Olympics 2012: Sheffield backs Team GB women’s volleyball team

Team GB: Volleyball team at the English Institute of Sport, Sheffield.
Team GB: Volleyball team at the English Institute of Sport, Sheffield.
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THE road to an Olympic Games is a long and difficult one for many athletes.

Form, injury, illness or a sudden loss of confidence can all affect the final decision of whether you’ll be competing in the greatest show on earth or watching it from the comfort of your living room.

Funding, too, can be a problem. To compete at the highest level you must dedicate yourself entirely to your sport. No other distractions can get in your way.

So when monies are cut to your sport’s programme it can seem like the end of a dream.

That’s what happened to the British women’s volleyball team in 2009 when UK Sport decided to end its funding of the team.

They were left with two choices. Pack in or fight to find a backer that could help support the plans of competing in London. Fight they did, and their backer turned out to be the city of Sheffield.

Wayne Coyle, director of Podium Projects UK Ltd, was the man behind pulling the plan together. Coyle’s knowledge of sport and sports partners in Sheffield is unrivalled. He said he knew there would be an appetite for helping the team.

“I was asked by British women’s coach Audrey Cooper to pull together a partnership that would help provided necessary services. I have worked with British Volleyball a number of years and knew if we could get the right people together then the women’s squad would begin to prosper.

“Once the situation was explained to potential partners they were quick to see the opportunities of being involved with an Olympic team.

“No one partner is more important than another. Every company or organisation that has come on board has played their part in sending the women’s squad to London in the best possible shape.”

An Olympic squad needs a lot of back up. From venue hire for training and matches to accommodation and physio support to keep the players fit and healthy.

It’s even the little things like transport around the city that become major problems if not taken care of. Coyle, the coaching staff and the players all had a role in attracting partners to the sport.

Now with the Games’ Opening Ceremony just 10 days away head coach Audrey Cooper says volleyball is now synonymous with Sheffield: “This is the home of British Volleyball, it is the home of the Great Britain women’s team. We have amazing support.

“All the partners over the years, as well as this particular year, have consistently come up trumps and helped us. It has certainly made a big difference to us in preparation. This is what we think is the home of British volleyball.

“We have bridged the (funding) gap to an extent with the partners who have come on board. From the accommodation at the fire station to the hoteliers helping us out. DFS, another local company, have given us funding towards having competition.

“The girls have full sport science advice from Sheffield Hallam University, they are amazing practitioners there. We haven’t settled for second best. We have got the best practitioners. “Part of my strategy has been to make sure the girls can focus just on their volleyball and all the things that go around that.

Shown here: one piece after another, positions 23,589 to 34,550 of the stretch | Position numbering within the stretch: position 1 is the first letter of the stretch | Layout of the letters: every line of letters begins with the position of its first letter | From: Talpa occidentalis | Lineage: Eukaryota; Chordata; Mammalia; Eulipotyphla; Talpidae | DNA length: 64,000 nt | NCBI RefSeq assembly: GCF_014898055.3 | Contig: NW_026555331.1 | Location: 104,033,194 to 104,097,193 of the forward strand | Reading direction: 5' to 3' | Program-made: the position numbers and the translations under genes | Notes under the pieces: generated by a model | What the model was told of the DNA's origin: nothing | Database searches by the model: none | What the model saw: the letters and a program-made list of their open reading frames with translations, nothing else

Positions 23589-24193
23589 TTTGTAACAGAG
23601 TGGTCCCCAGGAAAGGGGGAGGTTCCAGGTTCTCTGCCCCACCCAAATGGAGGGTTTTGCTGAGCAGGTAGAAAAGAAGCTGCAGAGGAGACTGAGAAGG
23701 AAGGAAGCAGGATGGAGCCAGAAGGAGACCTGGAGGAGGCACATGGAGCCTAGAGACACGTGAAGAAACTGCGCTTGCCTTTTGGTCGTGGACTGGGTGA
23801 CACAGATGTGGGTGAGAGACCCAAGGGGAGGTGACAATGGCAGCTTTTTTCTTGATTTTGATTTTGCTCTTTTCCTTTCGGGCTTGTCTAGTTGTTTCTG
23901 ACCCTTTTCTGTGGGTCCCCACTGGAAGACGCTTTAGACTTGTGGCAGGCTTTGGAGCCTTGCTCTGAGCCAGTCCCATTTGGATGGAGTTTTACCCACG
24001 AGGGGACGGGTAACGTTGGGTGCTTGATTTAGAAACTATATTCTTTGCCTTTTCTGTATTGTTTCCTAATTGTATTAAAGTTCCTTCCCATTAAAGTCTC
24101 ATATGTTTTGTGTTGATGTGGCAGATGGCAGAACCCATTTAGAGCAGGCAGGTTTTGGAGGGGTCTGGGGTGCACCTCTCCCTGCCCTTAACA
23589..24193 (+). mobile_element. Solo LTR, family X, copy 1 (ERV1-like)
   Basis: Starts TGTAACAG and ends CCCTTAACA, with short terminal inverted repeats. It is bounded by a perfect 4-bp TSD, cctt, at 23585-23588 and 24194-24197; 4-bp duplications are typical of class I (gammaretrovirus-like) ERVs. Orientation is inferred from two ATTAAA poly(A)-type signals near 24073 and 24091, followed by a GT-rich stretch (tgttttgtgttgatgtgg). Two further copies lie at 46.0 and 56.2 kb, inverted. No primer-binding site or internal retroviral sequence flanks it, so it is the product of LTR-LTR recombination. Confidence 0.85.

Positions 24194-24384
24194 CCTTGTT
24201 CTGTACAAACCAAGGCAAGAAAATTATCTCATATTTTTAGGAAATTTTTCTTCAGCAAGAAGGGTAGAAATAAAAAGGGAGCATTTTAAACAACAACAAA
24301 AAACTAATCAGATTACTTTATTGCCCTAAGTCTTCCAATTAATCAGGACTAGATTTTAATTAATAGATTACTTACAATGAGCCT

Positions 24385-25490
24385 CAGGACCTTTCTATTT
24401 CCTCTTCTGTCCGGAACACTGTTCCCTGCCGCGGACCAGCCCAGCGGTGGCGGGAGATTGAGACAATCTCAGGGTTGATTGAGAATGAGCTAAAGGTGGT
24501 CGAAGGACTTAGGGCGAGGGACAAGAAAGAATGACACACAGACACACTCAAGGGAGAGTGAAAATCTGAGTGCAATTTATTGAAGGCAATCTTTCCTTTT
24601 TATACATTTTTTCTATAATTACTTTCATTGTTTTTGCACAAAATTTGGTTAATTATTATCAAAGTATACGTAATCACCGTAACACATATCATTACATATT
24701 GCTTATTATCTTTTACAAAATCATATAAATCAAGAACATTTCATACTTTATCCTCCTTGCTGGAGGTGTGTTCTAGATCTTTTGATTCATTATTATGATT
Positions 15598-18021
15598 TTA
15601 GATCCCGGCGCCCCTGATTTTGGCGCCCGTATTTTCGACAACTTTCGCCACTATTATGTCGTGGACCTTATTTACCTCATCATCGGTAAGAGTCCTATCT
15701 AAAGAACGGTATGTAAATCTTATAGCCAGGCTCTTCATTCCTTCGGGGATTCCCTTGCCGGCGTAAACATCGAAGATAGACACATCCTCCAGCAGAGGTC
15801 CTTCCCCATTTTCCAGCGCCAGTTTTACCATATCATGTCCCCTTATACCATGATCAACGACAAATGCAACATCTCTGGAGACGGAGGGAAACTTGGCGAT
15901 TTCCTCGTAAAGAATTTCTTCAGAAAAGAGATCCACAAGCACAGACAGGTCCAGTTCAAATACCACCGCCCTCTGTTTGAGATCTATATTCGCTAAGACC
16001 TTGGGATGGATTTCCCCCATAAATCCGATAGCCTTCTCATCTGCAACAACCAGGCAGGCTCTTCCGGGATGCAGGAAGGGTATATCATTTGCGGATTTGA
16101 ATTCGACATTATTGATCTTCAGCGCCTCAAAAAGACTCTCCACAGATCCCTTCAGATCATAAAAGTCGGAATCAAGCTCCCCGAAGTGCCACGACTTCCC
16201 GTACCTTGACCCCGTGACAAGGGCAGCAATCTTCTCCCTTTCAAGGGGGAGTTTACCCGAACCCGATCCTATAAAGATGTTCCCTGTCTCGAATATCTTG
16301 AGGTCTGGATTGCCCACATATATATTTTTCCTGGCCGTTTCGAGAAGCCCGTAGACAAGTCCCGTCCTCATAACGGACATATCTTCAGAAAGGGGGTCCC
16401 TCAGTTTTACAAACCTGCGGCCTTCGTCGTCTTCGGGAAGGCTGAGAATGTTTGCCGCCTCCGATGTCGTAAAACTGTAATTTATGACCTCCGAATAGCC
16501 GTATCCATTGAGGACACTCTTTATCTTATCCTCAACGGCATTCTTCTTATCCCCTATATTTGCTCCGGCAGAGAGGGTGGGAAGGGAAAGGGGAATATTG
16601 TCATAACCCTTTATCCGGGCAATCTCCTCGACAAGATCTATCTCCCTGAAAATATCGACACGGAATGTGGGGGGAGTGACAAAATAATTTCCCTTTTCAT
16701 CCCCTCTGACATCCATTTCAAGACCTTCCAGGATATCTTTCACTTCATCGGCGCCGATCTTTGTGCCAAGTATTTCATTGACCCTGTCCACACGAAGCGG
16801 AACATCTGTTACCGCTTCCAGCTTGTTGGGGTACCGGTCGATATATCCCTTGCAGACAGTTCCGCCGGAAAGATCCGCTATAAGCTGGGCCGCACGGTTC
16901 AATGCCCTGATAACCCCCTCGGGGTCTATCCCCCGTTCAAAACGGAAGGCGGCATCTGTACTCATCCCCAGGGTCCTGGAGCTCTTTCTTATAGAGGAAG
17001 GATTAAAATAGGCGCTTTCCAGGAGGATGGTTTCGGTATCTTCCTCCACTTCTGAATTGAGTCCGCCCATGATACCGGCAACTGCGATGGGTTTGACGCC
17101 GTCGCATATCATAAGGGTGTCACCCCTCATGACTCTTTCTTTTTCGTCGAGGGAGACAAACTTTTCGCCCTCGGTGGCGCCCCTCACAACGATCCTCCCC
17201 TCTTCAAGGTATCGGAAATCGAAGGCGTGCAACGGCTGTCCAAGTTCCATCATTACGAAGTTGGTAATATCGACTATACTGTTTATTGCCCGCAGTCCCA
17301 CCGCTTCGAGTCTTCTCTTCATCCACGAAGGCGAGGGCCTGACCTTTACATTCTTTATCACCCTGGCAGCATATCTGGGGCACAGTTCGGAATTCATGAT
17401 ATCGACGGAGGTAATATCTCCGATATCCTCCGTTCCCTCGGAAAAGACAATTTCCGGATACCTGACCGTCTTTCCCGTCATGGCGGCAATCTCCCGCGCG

“We now go into a new cycle for funding so I’m going to have to see the outcome of that. But Sheffield has been home from home for me.

Captain of the squad Lynne Beattie said: “This has been our home from home for us for the past five years while we’ve been preparing for the Olympics. We joined forces in 2007 and came straight here.

“The support we have had has been absolutely phenomenal. When you go away for the winter (to play for European clubs) and then come back in the summer it feels like you’re at home.

“The funding decision was devastating but it has brought us together as a team. I think we are one of the very few teams that have that team spirit. It makes us special – we can be a surprise package in London.”

While the players have become adopted Sheffielders, Rachel Laybourne is born and bred in the city. A student at Meadowhead and All Saints school, the 30-year-old says the adversity of having an unconventional route to the Olympics could help the team at difficult situations: “I believe that it means more to the players on this team than it will to those who have been to an Olympics two or three times or have experienced the world stage more often.

“To get there and start delivering on our aspirations we’ll be able to turn to each other and say we deserve to be here and have overcome so much.”

Thanks to the support of the city’s businesses and people, Laybourne and her team-mates will have the chance to test themselves against the best.

Sheffield businesses provided everything the women's team would need for their preparations before the Olympic Games

Sheffield Hallam Univerity

South Yorkshire Fire Service

Claremont Hospital

Sheffield City Council

Sheffield International Venues

Sheffield Hospitality Association plus Jurys In

All Saints School

Wildes Group (Hairdressers)

Podium Projects UK Ltd

Burnt Tree Vehicle Hire

Mercedes Benz

Sheffield Chamber of Commerce

Adopt an Olympian

Swithenbank Foods